Iron is very important, especially after the first 6 months of a breastfed baby’s life. By this time their iron stores will start to become depleted and will need replenishing through the food that you feed them. If your baby is on an iron-fortified formula you should still be sure that you introduce iron rich foods, even if your child remains on the formula.
The main problem that I have seen with meat is one of food safety. Not only is it a question of what types of meat to give to your little one (organic or not and so forth) but also of safely eating it (chewing and swallowing without choking). Meat is tough and can be hard to chew, especially when you don’t have many teeth!
Deciding when to introduce meat to your child means that many factors must be considered. Does your child have multiple teeth? Does your child chew effectively? Does your child swallow effectively? I would suggest somewhere in between 9 to 12 months but this is a general guideline and must be tailored to fit your child. I would always suggest getting specific help for your child from a Registered Dietitian. Even when your child has their molars chewing the most tender and moist meat can still be difficult.
Another difficult decision that must be made is what types of meat to offer. I would not suggest giving your child any liver. Although it is a good source of iron it is also full of toxins. In descending order by iron content, consider beef, turkey, lamb, chicken and then pork. Fish is another great food for your baby. If there is a history of allergies in your family I would get more specific recommendations from a Registered Dietitian.
To prepare meat for you baby cook it using moist heat until it is very tender. It is important to cut the meat into very small pieces. Cut the meat across the grain and add additional water to the meat. Another way to introduce meat is by offering it in a casserole, just be sure you baby has had all of the other ingredients in the dish. You could also try a meatloaf or beef patty as long as the meat is well cooked and moist.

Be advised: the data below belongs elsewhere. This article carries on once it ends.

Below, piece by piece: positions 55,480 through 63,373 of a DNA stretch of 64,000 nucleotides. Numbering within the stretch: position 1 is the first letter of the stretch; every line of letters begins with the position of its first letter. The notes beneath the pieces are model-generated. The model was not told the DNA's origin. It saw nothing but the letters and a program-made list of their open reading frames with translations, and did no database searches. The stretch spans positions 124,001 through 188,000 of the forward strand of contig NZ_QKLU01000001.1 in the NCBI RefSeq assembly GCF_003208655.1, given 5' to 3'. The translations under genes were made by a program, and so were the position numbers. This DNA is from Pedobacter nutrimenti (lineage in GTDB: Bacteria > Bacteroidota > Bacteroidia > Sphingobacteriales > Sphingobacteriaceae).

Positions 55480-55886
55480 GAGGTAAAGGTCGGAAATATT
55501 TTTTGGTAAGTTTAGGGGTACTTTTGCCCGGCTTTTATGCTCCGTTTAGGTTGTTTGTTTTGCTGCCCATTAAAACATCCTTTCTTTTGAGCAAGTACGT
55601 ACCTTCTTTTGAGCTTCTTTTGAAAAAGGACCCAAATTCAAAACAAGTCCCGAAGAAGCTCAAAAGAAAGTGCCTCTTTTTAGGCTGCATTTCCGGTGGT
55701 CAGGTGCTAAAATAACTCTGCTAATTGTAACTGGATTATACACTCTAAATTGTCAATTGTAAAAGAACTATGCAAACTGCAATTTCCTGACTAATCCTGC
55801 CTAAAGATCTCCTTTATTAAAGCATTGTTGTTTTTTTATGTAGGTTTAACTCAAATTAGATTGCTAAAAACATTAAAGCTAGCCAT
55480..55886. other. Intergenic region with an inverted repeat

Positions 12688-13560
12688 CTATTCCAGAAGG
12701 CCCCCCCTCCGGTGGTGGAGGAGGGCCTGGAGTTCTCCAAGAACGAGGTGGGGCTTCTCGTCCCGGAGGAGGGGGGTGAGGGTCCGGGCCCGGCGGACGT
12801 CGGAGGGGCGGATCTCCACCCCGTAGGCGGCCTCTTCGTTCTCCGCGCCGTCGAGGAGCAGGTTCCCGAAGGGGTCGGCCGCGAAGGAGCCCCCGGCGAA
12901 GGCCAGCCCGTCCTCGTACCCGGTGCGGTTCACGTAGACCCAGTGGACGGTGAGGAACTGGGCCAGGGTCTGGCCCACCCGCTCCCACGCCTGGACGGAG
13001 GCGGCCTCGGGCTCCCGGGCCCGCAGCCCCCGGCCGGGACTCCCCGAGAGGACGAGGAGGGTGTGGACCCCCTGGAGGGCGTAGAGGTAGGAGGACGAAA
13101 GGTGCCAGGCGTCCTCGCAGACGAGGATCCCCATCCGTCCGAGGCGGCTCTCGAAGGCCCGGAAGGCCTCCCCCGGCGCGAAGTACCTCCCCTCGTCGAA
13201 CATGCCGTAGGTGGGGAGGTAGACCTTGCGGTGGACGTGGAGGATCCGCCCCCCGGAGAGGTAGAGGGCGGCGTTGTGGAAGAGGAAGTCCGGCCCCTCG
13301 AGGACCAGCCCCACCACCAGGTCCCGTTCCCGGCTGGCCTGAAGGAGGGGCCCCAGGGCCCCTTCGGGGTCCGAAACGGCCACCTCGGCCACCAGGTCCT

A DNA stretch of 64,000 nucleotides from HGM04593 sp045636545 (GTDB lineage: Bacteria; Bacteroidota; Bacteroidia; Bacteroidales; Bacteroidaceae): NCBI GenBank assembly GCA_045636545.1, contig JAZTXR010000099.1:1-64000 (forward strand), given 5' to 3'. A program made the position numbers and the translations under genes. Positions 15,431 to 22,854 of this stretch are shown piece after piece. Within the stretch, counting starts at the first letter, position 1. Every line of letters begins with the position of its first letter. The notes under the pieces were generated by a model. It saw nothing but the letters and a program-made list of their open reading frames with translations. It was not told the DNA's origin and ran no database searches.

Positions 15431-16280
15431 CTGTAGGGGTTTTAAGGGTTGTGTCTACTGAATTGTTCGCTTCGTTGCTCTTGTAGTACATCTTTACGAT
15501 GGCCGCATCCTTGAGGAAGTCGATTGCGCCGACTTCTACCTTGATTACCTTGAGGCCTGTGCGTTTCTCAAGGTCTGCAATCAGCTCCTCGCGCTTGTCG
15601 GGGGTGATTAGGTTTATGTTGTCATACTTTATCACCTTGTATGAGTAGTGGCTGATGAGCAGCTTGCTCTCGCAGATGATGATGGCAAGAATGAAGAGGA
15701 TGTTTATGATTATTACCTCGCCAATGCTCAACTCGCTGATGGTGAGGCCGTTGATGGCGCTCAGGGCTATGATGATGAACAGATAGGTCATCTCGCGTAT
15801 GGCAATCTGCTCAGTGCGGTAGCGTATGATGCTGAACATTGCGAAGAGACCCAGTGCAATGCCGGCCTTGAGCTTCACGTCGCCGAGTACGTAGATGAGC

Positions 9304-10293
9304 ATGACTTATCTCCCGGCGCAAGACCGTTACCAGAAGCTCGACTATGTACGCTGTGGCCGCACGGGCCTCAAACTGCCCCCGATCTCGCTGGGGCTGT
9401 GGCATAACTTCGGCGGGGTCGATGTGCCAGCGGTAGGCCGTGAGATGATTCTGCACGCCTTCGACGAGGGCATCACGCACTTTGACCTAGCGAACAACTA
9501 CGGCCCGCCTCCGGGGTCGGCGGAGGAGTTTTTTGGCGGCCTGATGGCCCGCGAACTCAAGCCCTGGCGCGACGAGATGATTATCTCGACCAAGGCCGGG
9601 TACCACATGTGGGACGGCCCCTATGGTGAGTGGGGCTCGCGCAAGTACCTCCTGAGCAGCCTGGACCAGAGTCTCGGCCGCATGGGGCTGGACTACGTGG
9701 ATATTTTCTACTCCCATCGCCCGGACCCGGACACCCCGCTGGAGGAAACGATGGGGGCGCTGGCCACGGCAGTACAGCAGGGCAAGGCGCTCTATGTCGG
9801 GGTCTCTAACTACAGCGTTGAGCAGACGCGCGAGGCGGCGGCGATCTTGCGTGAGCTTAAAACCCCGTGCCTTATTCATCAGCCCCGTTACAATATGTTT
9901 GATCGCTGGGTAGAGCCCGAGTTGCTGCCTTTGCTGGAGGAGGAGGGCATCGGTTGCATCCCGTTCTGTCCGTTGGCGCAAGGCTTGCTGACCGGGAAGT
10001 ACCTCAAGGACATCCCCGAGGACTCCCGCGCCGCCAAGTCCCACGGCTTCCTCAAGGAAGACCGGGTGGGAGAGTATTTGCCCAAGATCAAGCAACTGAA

1-2 tablespoons is a serving of meat for your baby until about 3 years. I would aim to feed your child 2 servings of protein (not necessarily meat) everyday.
The subject of organic foods is a personal one, however I would recommend you buy your child organic meat. Organic meat is more expensive and I understand that for some people it is not an option. The amount of meat that is a serving for your child is very little therefore, any organic meat you buy for your child will go further. I would not recommend buying canned ‘baby food’ meat for your child. Organic or not I do not recommend buying ‘baby food’.
All the above information is general. For specific advice pertaining to your child, please consult a Registered Dietitian.
For more information on nutrition contact Jill, Nurture The Future’s Registered Dietitian at firstname.lastname@example.org